Filing within 60 days before the assessment period ends

A special rule gives the IRS an extra 60 days to assess tax.
By Alistair M. Nevius

A special rule, found in Sec. 6501(c)(7), gives the IRS an additional 60 days to assess tax if the taxpayer files an amended return reporting additional tax within 60 days of the end of the limitation period. The 60-day extension is designed to allow the IRS to process the amended return and assess and collect the additional tax, and therefore the extension applies only to the additional tax reported on the return.

This means that for any other issue that the IRS identifies on the return that would increase the taxpayer's liability, the IRS must assess that additional tax before the normal limitation period expires (unless, of course, some other exception, such as fraud, applies to extend the period).

Note that the IRS does not apply the mailbox rule to returns reporting additional tax that are mailed near the end of the limitation period—in this case, timely mailing does not equal timely filing. The IRS takes the position that the mailbox rule of Sec. 7502 applies only to returns "required to be filed," while "amended returns that show additional tax due ... are not 'required to be filed' by any internal revenue laws" (Chief Counsel Advice 201052003). Thus, if in particular circumstances a taxpayer wishes the additional tax to be assessed, the taxpayer must arrange for the IRS to actually receive the amended return before the normal assessment limitation period expires.


In the situation where a taxpayer mails the amended return and payment before the end of the limitation period, but the IRS actually receives the return and payment after the period has expired, the payment is treated as a statutory overpayment under Sec. 6401(a) and must be refunded because (since the limitation period has expired) the additional tax cannot be assessed. However, if the IRS received the payment before the limitation period expired and then received the return later, after the period was closed, the taxpayer cannot obtain a refund just because the IRS cannot assess the additional tax. The IRS's position in this case is that there is no overpayment to be refunded if the taxpayer did not pay more than it owed as shown on the amended return. Under Rev. Rul. 85-67, the IRS can retain payments it has already received that are less than the amount it might otherwise have properly assessed and demanded.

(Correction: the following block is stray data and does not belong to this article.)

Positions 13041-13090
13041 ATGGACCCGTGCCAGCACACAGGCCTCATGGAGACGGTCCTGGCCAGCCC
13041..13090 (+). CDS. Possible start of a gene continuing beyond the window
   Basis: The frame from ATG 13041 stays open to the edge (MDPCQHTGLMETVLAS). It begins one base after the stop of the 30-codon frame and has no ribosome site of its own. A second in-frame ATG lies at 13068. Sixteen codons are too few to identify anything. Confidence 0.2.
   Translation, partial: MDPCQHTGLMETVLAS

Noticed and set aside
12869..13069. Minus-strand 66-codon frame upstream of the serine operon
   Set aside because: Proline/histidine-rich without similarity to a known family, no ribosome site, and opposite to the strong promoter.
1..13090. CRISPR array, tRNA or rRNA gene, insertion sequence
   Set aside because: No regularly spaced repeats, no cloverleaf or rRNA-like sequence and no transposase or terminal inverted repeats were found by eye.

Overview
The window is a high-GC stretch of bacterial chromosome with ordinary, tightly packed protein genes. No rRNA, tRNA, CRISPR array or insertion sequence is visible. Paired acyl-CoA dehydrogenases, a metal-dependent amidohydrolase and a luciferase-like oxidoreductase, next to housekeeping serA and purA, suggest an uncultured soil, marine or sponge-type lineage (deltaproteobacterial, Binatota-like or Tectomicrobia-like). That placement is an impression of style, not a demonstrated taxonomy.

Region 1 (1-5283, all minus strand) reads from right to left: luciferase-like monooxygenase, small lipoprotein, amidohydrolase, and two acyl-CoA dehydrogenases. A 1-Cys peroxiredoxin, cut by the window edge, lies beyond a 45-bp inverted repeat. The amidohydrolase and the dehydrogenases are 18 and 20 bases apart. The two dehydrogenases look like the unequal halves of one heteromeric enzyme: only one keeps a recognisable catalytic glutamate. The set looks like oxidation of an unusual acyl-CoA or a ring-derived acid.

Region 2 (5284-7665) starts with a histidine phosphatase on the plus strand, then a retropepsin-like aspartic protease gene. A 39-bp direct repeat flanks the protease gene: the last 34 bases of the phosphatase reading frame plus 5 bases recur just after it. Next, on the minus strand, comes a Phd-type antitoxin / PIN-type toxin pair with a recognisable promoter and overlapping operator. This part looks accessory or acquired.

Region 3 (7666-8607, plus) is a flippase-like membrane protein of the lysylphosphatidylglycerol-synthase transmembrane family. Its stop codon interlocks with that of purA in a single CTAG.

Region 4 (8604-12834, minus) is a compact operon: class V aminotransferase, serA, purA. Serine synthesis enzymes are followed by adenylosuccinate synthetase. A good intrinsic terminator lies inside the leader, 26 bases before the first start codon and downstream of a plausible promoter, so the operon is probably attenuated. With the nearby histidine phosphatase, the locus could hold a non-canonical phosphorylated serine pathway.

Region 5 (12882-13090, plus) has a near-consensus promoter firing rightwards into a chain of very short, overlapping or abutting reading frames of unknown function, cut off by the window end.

For a detailed discussion of the issues in this area, see "Special Deadline: Filing Amended Returns Reporting Tax Due Within 60 Days of Assessment Limitation," by Michael A. Urban, J.D., in the July 2015 issue of The Tax Adviser.

—By Alistair M. Nevius, editor-in-chief, The Tax Adviser

The Tax Adviser is the AICPA's monthly journal of tax planning, trends, and techniques.

Also in the July issue:

  • A discussion of tax planning strategies for nonresident individuals.
  • An analysis of business deductions for marijuana businesses.
  • A look at handling last-minute changes for clients.

AICPA members can subscribe to The Tax Adviser for a discounted price of $85 per year. Tax Section members can subscribe for a discounted price of $30 per year.


Year-end tax planning and what’s new for 2016

Practitioners need to consider several tax planning opportunities to review with their clients before the end of the year. This report offers strategies for individuals and businesses, as well as recent federal tax law changes affecting this year’s tax returns.


News quiz: Retirement planning, tax practice, and fraud risk

Recent reports focused on a survey that gauges the worries about retirement among CPA financial planners’ clients, a suit that affects tax practitioners, and a guide that offers advice on fraud risk. See how much you know with this short quiz.


Bolster your data defenses

As you weather the dog days of summer, it’s a good time to make sure your cybersecurity structure can stand up to the heat of external and internal threats. Here are six steps to help shore up your systems.